Prelude: I decided to take a leap of faith to travel, including leaving my awesome job and the people who had gone from colleagues-to-friends-to-family over the course of 5.5 years and found myself in Israel with my friend Tyler and Chad, ready to sail from Haifa to Malta to Gibraltar and across the Atlantic Ocean to the Bahamas.
It's been over two weeks since I left my new home (moved in with a friend) in Portland and made my way to Portland International Airport (PDX or what some would could call my second home) to start my adventure into the unknown. The start to my journey was better than I could have imagined. My friend give me hugs as she reassured me that she'd take care of anything that I needed back home when she dropped me off at the airport. Another kind friend, who coincidentally was flying out around the same time, walked me to my gate and saw me off with a simple yet profound wish, "I hope you're happier than you think you deserve". During my longest layover in NYC, my older sister, having just flown to the US from India the day before, received me with open arms and a basket full of delicious and nutritious goodies before squeezing me goodbye and wishing me love and light as I started the international leg of my trip. After a close call with a missed connection in Turkey--which in hindsight was a great excuse for a quick jog to stretch my legs--I breezed through Israeli customs and into the welcoming arms of my friends who invited me to join them for the sail. And then...the smoothness came to an abrupt pause and the sparkle in our eyes of the adventure to come took on a different shine. The culprit: paperwork.
Paperwork is a pain in the rear. Long story short, paperwork that was supposed to be done by the selling party didn't get done so when my friends arrived in Israel, they were faced with the daunting task of figuring out the status of our paperwork and what needed to get done. Mind you that there were people from the US, Israel, Russia and the Caribbean involved, with a language barrier, a different work week (Sunday - Thursday in Israel), during a religious holiday (Passover/Easter). So we've basically been stranded in the marina.
So how have we spent the past two weeks? We're not the type to sulk, so we've been taking advantage of our time in Israel. Within a few hours of arriving in Israel, we were out and about in Haifa, complete with my first shawarma, a beach day, a day trip to Jerusalem for Easter, a visit to the hot springs near the Dead Sea, exploring the local sights and culinary delights in Haifa, learning how to make shakshuka, eating hummus and falafel every chance we get, trying to make a dent in the 900+ books a friend loaded onto my new Kindle, writing in the journals I received before heading out, and learning about the boat. We even went for a weekend getaway to Eliat which was an adventure in itself (more to come). Since I got to Israel, Captain Chad's also made the trek back to the US for the week (he gets back tomorrow). His time would be better spent there instead of being idle on the boat, just waiting, with us. And it's given Tyler and me a chance to hang out! As much fun as we've been having, we're all a little antsy to get out of the marina and sail this beautiful beast of a boat--somewhere, anywhere.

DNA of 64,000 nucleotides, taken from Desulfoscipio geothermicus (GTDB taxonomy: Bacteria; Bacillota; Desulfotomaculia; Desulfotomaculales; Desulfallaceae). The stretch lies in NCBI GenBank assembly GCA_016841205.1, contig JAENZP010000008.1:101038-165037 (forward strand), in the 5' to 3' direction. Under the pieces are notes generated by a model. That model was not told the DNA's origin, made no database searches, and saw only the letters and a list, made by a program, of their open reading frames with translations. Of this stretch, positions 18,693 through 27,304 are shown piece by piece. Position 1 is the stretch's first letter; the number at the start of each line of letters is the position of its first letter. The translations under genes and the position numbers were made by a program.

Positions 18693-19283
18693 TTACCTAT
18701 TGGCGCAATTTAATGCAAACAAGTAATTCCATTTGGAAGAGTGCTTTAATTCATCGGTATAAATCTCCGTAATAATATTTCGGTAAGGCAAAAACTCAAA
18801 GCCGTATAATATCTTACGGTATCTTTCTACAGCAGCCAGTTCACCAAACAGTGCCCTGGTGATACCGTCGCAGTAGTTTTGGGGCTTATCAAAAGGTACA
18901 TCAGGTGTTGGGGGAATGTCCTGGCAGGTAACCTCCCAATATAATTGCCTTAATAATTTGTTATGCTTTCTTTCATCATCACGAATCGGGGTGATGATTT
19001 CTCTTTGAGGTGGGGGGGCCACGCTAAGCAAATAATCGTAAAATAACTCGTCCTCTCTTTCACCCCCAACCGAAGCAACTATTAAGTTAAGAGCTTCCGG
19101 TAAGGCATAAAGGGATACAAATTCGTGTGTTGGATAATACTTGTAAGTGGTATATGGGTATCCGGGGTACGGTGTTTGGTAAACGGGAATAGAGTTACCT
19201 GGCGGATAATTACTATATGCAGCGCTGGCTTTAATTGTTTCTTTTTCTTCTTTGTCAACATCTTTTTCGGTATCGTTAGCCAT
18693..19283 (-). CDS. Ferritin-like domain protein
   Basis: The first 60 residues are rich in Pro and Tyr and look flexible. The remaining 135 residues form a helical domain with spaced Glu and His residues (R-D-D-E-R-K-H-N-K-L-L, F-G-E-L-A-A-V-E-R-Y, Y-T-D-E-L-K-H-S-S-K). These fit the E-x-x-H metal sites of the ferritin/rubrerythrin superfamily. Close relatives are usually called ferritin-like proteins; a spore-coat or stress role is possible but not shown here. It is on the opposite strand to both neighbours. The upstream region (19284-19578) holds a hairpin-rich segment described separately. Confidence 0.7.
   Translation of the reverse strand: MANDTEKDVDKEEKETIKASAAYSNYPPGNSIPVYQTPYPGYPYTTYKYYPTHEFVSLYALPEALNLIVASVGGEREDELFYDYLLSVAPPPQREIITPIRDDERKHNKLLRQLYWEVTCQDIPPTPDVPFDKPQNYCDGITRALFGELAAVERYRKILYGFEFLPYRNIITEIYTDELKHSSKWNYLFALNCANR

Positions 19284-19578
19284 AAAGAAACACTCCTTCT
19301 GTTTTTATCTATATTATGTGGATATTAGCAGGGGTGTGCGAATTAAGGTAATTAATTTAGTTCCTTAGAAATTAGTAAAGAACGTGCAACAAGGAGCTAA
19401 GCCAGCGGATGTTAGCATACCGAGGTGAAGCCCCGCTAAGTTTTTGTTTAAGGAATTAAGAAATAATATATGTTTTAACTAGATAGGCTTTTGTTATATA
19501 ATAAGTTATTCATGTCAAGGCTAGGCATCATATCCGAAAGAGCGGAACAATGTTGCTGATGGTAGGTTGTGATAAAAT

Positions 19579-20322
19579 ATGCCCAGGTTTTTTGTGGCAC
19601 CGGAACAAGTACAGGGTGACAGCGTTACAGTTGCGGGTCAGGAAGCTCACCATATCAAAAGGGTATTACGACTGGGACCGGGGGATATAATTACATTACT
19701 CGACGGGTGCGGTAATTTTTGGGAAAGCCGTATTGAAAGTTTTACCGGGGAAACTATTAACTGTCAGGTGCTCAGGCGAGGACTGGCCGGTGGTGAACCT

What's the rush? At first, it was nice to get a little bit of calmness to catch my breath and rest my eyes and enjoy the beauty of nothing. It was wonderful to have the opportunity to explore (and re-explore) parts of Israel--after all, we're still in a foreign country! Even with the exploring, we've had a fair amount of downtime--something I haven't experienced in years. Cue the sleep-ins and reading in the sun and catnaps and daily movie viewing. Sounds lovely, right? It was/is. But delays aren't just about your time--there are other things and people that are impacted by our schedule as well. For starters, there are two charters that the guys have lined up in the Caribbean for early June that they most likely won't be able to do because we've been pushed out. (Being the great businessmen they are, they're coming up with a plan to still keep their commitments and minimally disrupt their customers' plans, but still a pain.) When you're sailing, weather is a bigger factor than other modes of travel. The trade winds that would be taking us across the Atlantic change in the next month or so, taking ideal wind conditions to no wind. The window of opportunity to cross is getting smaller, to the point where it might not happen. To say that would be a bummer is an understatement, but aside from my own selfish reasons for being disappointed, that adds another element to the scenario; what do you do with the boat now? Do you leave it Israel? Do you take it to a different country and leave it there until you can cross again (in the fall)? There are lots of ways this can go. I think the toughest part, for me, has been the uncertainty. I'm a planner. I like to come up with a game plan and have an idea of what's going to happen, or at least have some sort of timeline as to what will happen when. But when a situation is out of your control and there is absolutely nothing you can do but wait, it's a big challenge for a planner like me, a go-getter like me, someone who is action-oriented like me. I'm great with dealing with the challenges life throws at me when I have enough information to move forward, or even in ambiguous situations where there isn't a lot of information, I can deal with it. But this is really a scenario where it's out of our control and there is nothing we can do but sit, and wait. This is part of the journey, right? Part of the adventure, part of the territory that comes with throwing caution to the wind and going with the flow. It's really different from what I've been used to, but that doesn't mean that it's not something I can learn to do and learn from. So until we get more information so we can make a plan, instead of overthinking and worrying myself as I normally do, I'm going to try something different and just live in the moment. Key word: try. Deep breath--I can do this.